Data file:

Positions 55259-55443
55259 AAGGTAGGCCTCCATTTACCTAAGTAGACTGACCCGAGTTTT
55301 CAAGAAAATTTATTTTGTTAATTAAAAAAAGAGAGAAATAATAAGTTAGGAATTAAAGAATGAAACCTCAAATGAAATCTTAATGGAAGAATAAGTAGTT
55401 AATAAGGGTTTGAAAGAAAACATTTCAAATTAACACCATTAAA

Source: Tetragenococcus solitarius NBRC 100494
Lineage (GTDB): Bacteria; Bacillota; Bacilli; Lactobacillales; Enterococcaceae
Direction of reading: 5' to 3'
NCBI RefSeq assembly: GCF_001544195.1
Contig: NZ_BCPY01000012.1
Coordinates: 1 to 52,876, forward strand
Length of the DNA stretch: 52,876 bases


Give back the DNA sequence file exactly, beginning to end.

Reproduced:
Positions 55259-55443
55259 AAGGTAGGCCTCCATTTACCTAAGTAGACTGACCCGAGTTTT
55301 CAAGAAAATTTATTTTGTTAATTAAAAAAAGAGAGAAATAATAAGTTAGGAATTAAAGAATGAAACCTCAAATGAAATCTTAATGGAAGAATAAGTAGTT
55401 AATAAGGGTTTGAAAGAAAACATTTCAAATTAACACCATTAAA

Source: Tetragenococcus solitarius NBRC 100494
Lineage (GTDB): Bacteria; Bacillota; Bacilli; Lactobacillales; Enterococcaceae
Direction of reading: 5' to 3'
NCBI RefSeq assembly: GCF_001544195.1
Contig: NZ_BCPY01000012.1
Coordinates: 1 to 52,876, forward strand
Length of the DNA stretch: 52,876 bases